Indiana students urge school board to keep LGBTQ Pride flag but district labels it ‘indoctrination’
Pride Flags REUTERS/Andrew Kelly

The Bluffton-Harrison, Indiana school board met Tuesday evening during a special session called to seek public input on a proposed new rule for "controversial materials." The new rule, a resolution, was drafted in response to one parent's complaint about an LGBTQ pride flag that's been hanging in a middle school classroom for years.

District Superintendent Dr. Brad Yates deemed the LGBTQ flag "controversial" in a letter to parents and in a Facebook post last week. In a proposed resolution introduced at Tuesday's meeting the school board makes clear it considers support of LGBTQ issues "indoctrination."

Tuesday evening, students and others urged the board to keep the flag.

One brave student spoke in front of more than 100 parents, teachers, and students, telling the school board that "it's rough," and "we don't have anybody to turn to."

Fighting back tears the student, in the video below, says the pride flag "stands for everything":

WANE reports the draft policy being considered is called a “Resolution Regarding Respect and Inclusion of All Students."

NCRM's reading of the policy shows that anti-LGBTQ bias is baked into the document.

“When beliefs and opinions differ, they will be discussed in respectful ways," part of the draft says. It adds that the school district "does not wish to indoctrinate students on topics outside the school curricula, nor does it wish to marginalize those with views on topics with which others in the community disagree."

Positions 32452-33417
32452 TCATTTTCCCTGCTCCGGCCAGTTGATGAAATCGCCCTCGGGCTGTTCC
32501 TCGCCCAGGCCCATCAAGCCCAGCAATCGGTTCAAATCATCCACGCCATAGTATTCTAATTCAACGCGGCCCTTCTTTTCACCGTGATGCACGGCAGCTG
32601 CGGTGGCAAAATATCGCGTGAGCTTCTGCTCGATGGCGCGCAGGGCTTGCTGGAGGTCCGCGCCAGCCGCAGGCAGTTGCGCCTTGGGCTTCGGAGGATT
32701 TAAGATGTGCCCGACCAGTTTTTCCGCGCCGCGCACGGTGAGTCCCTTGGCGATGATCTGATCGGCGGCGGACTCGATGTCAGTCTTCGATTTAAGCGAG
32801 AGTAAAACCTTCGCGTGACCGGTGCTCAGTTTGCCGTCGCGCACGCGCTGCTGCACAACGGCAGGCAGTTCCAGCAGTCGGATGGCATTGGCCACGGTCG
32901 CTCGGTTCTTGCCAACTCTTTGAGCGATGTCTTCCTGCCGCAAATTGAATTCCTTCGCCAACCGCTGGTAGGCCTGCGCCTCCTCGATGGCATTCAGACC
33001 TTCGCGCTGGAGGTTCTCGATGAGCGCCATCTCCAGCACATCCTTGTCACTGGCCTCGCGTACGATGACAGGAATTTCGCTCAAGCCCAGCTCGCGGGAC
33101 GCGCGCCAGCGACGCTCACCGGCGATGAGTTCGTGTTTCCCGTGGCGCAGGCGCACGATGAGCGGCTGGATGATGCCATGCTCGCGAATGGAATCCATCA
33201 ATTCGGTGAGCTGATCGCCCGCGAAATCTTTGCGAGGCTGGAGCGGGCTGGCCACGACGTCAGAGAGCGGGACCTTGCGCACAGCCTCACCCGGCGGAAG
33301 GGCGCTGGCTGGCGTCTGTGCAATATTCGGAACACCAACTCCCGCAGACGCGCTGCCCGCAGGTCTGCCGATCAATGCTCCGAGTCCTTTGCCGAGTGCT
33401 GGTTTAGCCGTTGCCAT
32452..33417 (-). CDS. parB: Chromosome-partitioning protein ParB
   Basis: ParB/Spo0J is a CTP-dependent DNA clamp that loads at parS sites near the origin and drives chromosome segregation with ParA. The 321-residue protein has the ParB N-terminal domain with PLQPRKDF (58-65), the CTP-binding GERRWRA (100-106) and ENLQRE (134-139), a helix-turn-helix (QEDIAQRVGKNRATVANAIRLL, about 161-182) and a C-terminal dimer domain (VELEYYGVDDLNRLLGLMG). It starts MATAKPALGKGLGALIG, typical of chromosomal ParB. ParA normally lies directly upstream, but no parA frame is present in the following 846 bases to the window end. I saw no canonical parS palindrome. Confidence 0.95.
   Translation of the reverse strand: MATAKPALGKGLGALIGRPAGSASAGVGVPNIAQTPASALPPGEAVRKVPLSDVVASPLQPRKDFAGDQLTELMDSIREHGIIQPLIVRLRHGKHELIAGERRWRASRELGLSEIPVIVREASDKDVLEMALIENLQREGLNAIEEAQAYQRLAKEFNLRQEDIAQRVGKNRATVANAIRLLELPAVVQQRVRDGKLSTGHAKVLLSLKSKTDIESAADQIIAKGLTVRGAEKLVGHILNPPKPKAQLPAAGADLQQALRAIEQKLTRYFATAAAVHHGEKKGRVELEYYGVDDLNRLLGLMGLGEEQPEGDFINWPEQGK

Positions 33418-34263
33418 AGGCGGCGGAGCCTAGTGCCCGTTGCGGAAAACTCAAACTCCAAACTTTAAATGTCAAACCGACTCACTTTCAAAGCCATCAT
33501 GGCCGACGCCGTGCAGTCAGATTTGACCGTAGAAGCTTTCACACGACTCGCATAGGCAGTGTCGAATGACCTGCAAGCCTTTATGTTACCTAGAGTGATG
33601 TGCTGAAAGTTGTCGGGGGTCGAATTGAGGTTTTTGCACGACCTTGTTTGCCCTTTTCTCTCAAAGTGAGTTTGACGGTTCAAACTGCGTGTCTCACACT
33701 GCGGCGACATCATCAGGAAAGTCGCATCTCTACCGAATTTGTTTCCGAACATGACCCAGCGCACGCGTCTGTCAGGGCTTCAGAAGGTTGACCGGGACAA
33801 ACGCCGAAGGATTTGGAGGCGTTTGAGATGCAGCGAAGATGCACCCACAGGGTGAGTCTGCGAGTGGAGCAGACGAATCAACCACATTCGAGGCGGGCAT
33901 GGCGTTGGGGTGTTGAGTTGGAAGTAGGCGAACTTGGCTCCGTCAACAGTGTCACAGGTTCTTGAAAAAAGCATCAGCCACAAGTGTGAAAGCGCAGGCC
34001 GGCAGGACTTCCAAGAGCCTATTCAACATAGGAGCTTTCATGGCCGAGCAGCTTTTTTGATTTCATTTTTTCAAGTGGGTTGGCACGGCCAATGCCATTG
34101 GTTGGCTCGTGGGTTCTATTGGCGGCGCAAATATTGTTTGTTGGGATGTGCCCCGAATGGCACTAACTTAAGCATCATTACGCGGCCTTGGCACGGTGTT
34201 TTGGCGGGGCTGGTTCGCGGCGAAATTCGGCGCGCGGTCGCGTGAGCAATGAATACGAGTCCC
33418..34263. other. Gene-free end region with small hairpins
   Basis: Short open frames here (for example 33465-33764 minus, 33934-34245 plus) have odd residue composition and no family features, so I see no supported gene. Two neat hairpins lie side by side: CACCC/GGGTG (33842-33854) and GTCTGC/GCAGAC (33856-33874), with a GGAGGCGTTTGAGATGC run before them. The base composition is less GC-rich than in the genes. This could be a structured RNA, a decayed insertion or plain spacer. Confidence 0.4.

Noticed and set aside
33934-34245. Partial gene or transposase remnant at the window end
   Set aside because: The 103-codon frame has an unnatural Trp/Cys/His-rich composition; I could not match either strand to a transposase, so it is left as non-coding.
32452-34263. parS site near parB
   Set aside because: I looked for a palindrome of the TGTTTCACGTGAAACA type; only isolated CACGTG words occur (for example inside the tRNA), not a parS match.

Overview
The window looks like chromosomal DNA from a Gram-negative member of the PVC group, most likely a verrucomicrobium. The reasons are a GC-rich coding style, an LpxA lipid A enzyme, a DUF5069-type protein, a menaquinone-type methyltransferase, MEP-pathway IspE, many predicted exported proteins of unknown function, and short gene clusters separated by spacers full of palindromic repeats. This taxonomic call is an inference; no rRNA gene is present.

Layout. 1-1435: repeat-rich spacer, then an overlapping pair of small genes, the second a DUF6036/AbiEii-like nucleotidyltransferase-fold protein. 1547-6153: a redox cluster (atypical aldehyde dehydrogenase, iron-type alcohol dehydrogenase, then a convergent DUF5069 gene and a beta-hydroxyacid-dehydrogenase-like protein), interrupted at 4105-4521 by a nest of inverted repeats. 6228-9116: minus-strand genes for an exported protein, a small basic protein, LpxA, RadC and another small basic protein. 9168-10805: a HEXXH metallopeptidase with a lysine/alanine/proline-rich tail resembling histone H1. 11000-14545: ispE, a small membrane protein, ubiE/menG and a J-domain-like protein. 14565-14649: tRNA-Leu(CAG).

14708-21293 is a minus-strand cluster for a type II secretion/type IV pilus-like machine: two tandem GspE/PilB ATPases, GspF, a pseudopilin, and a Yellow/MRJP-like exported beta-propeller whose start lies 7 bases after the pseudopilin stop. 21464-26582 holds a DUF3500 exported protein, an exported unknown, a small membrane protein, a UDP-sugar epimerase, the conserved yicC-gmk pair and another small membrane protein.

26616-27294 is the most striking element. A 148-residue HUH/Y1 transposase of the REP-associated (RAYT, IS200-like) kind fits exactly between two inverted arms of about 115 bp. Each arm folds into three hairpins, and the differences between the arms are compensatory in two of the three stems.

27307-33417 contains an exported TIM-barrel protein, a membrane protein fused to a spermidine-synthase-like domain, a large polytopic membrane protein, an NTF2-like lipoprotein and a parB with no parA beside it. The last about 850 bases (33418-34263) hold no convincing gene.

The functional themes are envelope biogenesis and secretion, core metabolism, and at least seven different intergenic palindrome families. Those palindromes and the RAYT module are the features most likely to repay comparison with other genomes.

But anything less that full acceptance of the school district's LGBTQ students and faculty marginalizes them, and their right to exist openly cannot be allowed to be considered "topics with which others in the community disagree."

The resolution notes the school district bans discrimination based on "sex, race, national origin, religion, or disability," but in a separate line notes that "the federal courts" classify sexual orientation and gender identity discrimination as illegal. It does not take a stand on those forms of discrimination, which again is marginalizing.

The resolution says teachers can "introduce" controversial materials, "provided their use" does not "tend to indoctrinate or persuade students to a particular point of view."

That policy only serves to protect the school district (which consulted with an attorney before introducing the resolution,) place blame if anything goes wrong on the teacher, and enable anti-LGBTQ bullies to continue bullying by telegraphing that being LGBTQ is "controversial."

WANE reporter Taylor Williams tweeted out some of the public comments from Tuesday's meeting:

This appears to be the 8th grade science teacher who hung the flag in her classroom:

Not all the speakers were supportive of keeping the LGBTQ pride flag.